The future of flying? Qantas passengers will have to show airline staff their ‘vaccine passport’ to prove they have had the jab when the carrier restarts international travel in October
- Qantas will start trialing digital health records on passengers from next week
- The apps will show airline staff your Covid test results and immunisation records
- Apps are in still in development, but will be used on Australian’s returning home
Qantas passengers will soon have to disclose their medical history through a travel app which will display their immunisation records and Covid test results.
The airline announced on Thursday it was planning for international travel to return in October 2021 after posting half-year losses of more than $1billion.
The national carrier meanwhile is already testing the digitalised medical record apps on crew.
Customers will have to link a digital health wallet to their passport, which the company said would resemble the existing New South Wales Covid app.
Australians coming home from overseas can use the ‘vaccine passports’ – which are at this stage optional – from next week.
Qantas passengers will have to disclose their medical history through a travel app which will display their immunisation records and Covid test results. Pictured: CommonPass – which is one of the options Qantas is trialling
The airline announced international travel might return in October 2021 – and that they are already testing the digitalised medical record apps on crew. Pictured: Qantas flight QF10 heading to Perth in 2018
The digital wallet will show airline staff the results of Covid tests and whether or not passengers have been immunised against the virus, 7News reported.
‘It will be in an app on your phone, that you can present along with your travel documentation that shows proof of vaccination,’ Qantas Chief Financial Officer Vanessa Hudson said.
‘If you had required to have a COVID test before travel [it will show you] the results of that test.’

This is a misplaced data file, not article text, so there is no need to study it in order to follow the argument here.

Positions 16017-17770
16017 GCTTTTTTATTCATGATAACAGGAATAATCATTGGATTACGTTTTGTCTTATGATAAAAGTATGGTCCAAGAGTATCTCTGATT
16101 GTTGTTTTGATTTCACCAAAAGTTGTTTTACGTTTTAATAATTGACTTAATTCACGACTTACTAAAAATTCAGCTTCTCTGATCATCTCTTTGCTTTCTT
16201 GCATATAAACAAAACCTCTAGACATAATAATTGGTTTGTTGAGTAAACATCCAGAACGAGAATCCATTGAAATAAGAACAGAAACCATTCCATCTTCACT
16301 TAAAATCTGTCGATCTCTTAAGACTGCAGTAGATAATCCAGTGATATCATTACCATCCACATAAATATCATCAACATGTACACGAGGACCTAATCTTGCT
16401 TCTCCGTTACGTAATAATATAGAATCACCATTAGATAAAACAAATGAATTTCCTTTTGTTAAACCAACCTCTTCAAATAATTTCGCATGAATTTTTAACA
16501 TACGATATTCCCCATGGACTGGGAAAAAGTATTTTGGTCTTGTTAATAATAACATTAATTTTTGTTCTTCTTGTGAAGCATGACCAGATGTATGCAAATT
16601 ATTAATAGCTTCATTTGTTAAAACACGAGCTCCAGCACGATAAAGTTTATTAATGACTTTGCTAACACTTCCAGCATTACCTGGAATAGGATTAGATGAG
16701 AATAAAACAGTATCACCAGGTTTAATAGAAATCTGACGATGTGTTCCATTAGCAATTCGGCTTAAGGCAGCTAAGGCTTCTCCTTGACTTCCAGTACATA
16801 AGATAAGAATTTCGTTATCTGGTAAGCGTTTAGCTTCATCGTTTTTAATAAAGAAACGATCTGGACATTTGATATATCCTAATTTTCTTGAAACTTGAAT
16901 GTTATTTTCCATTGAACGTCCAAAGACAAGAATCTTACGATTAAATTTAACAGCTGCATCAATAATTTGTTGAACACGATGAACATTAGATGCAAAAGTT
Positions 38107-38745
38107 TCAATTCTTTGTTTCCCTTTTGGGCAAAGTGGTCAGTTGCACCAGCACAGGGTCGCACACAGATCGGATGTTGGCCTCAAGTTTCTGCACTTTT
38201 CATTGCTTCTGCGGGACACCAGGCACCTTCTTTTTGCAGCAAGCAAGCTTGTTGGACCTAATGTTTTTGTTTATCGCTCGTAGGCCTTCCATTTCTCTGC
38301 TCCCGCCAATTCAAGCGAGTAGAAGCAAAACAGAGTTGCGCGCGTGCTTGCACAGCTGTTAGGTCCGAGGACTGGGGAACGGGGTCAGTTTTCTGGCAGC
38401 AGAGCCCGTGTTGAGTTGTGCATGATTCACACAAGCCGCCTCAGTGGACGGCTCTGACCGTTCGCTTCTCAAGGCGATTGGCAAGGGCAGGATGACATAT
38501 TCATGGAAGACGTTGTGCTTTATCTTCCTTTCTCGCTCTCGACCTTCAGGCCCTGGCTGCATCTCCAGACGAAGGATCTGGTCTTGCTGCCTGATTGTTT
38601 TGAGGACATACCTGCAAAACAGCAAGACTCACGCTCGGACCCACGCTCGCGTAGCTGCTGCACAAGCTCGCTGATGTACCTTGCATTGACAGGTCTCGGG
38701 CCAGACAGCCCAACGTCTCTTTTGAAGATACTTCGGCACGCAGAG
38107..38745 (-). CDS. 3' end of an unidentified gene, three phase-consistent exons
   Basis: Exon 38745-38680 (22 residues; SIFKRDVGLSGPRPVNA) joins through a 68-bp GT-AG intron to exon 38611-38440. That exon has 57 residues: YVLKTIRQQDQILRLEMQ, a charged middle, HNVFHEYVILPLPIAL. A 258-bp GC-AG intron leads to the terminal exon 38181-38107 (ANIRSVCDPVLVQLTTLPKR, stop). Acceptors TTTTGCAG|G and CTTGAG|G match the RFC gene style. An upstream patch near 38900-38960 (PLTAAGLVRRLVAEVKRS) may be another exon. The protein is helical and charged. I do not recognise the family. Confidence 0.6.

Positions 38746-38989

The company is testing two different options, the International Air Transport Association (IATA) Travel Pass and CommonPass app.
Qantas CEO Alan Joyce said the programs were still being developed and may be used for all passengers depending on government vaccine policy.
‘[The apps will be used] when the borders open up and we have the ability to know who’s been vaccinated, who’s been tested and whatever requirements the governments put into place,’ he said on Thursday.
Resuming international flights can’t come soon enough for the Flying Kangaroo as it lost just over a billion dollars in six months.
Customers will have to link a digital health wallet to their passport, which the company said would resemble the existing New South Wales Covid app. Pictured: A passenger boards an Emirates flight in Sydney International airport
Australian’s coming home from overseas will be able use the ‘vaccine passports’ from next week on a voluntary basis. Pictured: Qantas is trialing the CommonPass app
Qantas CEO Alan Joyce said he foresees international travel resuming at the end of October
The airline suffered a $1.03 billion loss and $6.9 billion drop in revenue, down 75 per cent on the previous year, noting the half-year results covered Victoria’s extended Covid lockdown and nationwide border closures.
About 5,300 staff were laid off, with $284 million in redundancies paid out, and the airline plans to slash another 1,200 jobs by the end of June.
Qantas chief executive Alan Joyce said he foresees international travel resuming at the end of October, in-line with the date for Australia’s vaccine rollout to be effectively complete.
‘Our priorities remain the safety of everyone who travels with us, getting as many people back to work as possible and generating positive cash flow to repair the balance sheet,’ he said.
‘The Covid vaccine rollout in Australia will take time, but the fact it’s underway gives us more certainty.
‘More certainty that domestic borders can stay open because frontline and quarantine workers will be vaccinated in a matter of weeks.
‘And more certainty that international borders can open when the nationwide rollout is effectively complete by the end of October.’